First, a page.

According to a recent study based on data from the SOEP and the UK study Understanding Society, people’s life satisfaction declines when they lose an hour to daylight savings time.
“Especially parents of young children suffer when daylight savings time begins,” says Daniel Kühnle from the Friedrich-Alexander-Universität Erlangen-Nürnberg, one of the study’s two authors. Setting clocks back again in the fall has no measurable effects on satisfaction. The study has just been published as SOEPpaper 744.
Daylight savings time was introduced in 1916. In a speech honoring William Willet of proposing the idea of daylight savings time in the UK, Winston Churchill said that the effect of this measure has been to “enlarge the opportunities for the pursuit of health and happiness among the millions of people who live in this country.”
This came at a price, however, according to data on Germany from the Socio-Economic Panel and on the UK from Understanding Society (formerly the British Household Panel). Estimates by the study’s authors Daniel Kühnle and Christoph Wunder show that in both countries, respondents’ life satisfaction declines the week after the start of daylight savings time.
The decline is especially pronounced among parents of young children. The second week after losing an hour to daylight savings, life satisfaction returns to its original levels. For Germany, this means that household income would have to rise by around 10 percent in the first week after the start of daylight savings to compensate for the estimated decline in satisfaction.
The authors explain the temporary decline in satisfaction not only through the physical adaptation to a new daily rhythm. “People experience it as a strain when they lose free time,” says one of the study’s authors, Daniel Kühnle. “This is especially true of parents, who have little time to themselves as it is.”
The researchers do not argue for eliminating daylight savings time, however. They suggest “making up” for the lost hour by giving people more freedom to decide how to allocate their time. “One possibility would be to make working hours more flexible the week when clocks are set forward,” says Daniel Kühnle.
For their representative study on Germany and the UK, Kühnle and Wunder used data on 29,653 male and female SOEP respondents from 1984 to 2004, and 8,950 Understanding Society respondents from 2009 to 2012. The study used data collected from respondents two weeks before and two weeks after the beginning and end of daylight savings time.
http://www.diw.de/sixcms/detail.php?id=diw_01.c.499126.de - SOEPpaper: Kuehnle, Daniel and Christoph Wunder (2015): Using the life satisfaction approach to value daylight savings time transitions. Evidence from Britain and Germany. SOEPpaper Nr. 744, Berlin.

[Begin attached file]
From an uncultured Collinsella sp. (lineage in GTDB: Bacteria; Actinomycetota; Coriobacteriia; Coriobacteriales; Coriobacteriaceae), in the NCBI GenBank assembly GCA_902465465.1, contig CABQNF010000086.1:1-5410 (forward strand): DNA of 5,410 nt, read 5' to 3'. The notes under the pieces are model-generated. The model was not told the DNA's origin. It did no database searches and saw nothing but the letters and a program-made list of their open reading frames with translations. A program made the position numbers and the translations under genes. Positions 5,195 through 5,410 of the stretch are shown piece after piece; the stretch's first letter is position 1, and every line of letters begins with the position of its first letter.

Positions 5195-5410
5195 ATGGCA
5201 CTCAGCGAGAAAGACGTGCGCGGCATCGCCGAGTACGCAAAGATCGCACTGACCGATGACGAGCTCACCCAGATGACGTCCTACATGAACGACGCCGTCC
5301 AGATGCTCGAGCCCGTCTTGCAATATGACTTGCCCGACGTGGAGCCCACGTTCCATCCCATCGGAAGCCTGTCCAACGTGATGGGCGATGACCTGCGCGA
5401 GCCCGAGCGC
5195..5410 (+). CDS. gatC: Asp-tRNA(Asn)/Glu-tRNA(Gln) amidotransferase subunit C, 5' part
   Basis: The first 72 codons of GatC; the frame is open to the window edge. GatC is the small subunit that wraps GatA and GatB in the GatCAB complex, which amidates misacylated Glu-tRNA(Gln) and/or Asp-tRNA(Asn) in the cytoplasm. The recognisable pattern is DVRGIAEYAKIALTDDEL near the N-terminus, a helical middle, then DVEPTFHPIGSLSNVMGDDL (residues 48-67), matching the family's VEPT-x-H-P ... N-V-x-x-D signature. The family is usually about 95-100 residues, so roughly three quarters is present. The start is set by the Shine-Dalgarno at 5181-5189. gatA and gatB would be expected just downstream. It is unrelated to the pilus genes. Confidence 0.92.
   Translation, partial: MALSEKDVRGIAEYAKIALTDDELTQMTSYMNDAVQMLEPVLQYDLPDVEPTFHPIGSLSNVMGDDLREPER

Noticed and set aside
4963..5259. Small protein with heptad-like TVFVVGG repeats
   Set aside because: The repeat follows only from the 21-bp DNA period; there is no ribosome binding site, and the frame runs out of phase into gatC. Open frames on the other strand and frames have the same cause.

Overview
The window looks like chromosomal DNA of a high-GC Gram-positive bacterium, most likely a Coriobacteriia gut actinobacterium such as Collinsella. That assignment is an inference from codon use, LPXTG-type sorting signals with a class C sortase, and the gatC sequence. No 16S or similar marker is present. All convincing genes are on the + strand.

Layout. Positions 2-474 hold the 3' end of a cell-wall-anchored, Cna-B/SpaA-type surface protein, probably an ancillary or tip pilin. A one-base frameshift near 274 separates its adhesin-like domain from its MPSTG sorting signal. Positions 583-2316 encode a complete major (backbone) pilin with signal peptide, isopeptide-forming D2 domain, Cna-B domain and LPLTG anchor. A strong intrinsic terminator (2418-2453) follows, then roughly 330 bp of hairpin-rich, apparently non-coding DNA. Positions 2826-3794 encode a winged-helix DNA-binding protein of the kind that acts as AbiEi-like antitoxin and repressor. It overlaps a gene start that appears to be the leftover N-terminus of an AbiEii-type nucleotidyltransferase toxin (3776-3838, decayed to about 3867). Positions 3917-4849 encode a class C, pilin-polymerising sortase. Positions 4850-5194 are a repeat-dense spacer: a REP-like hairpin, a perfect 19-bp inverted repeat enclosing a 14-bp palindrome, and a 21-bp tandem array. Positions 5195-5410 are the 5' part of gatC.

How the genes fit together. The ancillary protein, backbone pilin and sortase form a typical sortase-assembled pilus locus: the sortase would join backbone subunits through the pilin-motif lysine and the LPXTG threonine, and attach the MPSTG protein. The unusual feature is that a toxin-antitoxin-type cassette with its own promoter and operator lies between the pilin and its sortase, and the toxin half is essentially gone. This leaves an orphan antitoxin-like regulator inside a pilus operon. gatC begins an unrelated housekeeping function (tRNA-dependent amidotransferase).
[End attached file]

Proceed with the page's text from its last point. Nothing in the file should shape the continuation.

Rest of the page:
Monika Wimmer | idw - Informationsdienst Wissenschaft
Do microplastics harbour additional risks by colonization with harmful bacteria?
05.04.2018 | Leibniz-Institut für Ostseeforschung Warnemünde
Rutgers-led innovation could spur faster, cheaper, nano-based manufacturing
14.02.2018 | Rutgers University
University of Connecticut researchers have created a biodegradable composite made of silk fibers that can be used to repair broken load-bearing bones without the complications sometimes presented by other materials.
Repairing major load-bearing bones such as those in the leg can be a long and uncomfortable process.
Study published in the journal ACS Applied Materials & Interfaces is the outcome of an international effort that included teams from Dresden and Berlin in Germany, and the US.
Scientists at the Helmholtz-Zentrum Dresden-Rossendorf (HZDR) together with colleagues from the Helmholtz-Zentrum Berlin (HZB) and the University of Virginia...
Novel highly efficient and brilliant gamma-ray source: Based on model calculations, physicists of the Max PIanck Institute for Nuclear Physics in Heidelberg propose a novel method for an efficient high-brilliance gamma-ray source. A giant collimated gamma-ray pulse is generated from the interaction of a dense ultra-relativistic electron beam with a thin solid conductor. Energetic gamma-rays are copiously produced as the electron beam splits into filaments while propagating across the conductor. The resulting gamma-ray energy and flux enable novel experiments in nuclear and fundamental physics.
The typical wavelength of light interacting with an object of the microcosm scales with the size of this object. For atoms, this ranges from visible light to...
Stable joint cartilage can be produced from adult stem cells originating from bone marrow. This is made possible by inducing specific molecular processes occurring during embryonic cartilage formation, as researchers from the University and University Hospital of Basel report in the scientific journal PNAS.
Certain mesenchymal stem/stromal cells from the bone marrow of adults are considered extremely promising for skeletal tissue regeneration. These adult stem...
In the fight against cancer, scientists are developing new drugs to hit tumor cells at so far unused weak points. Such a “sore spot” is the protein complex...
13.04.2018 | Event News
12.04.2018 | Event News
09.04.2018 | Event News
20.04.2018 | Physics and Astronomy
20.04.2018 | Interdisciplinary Research
20.04.2018 | Physics and Astronomy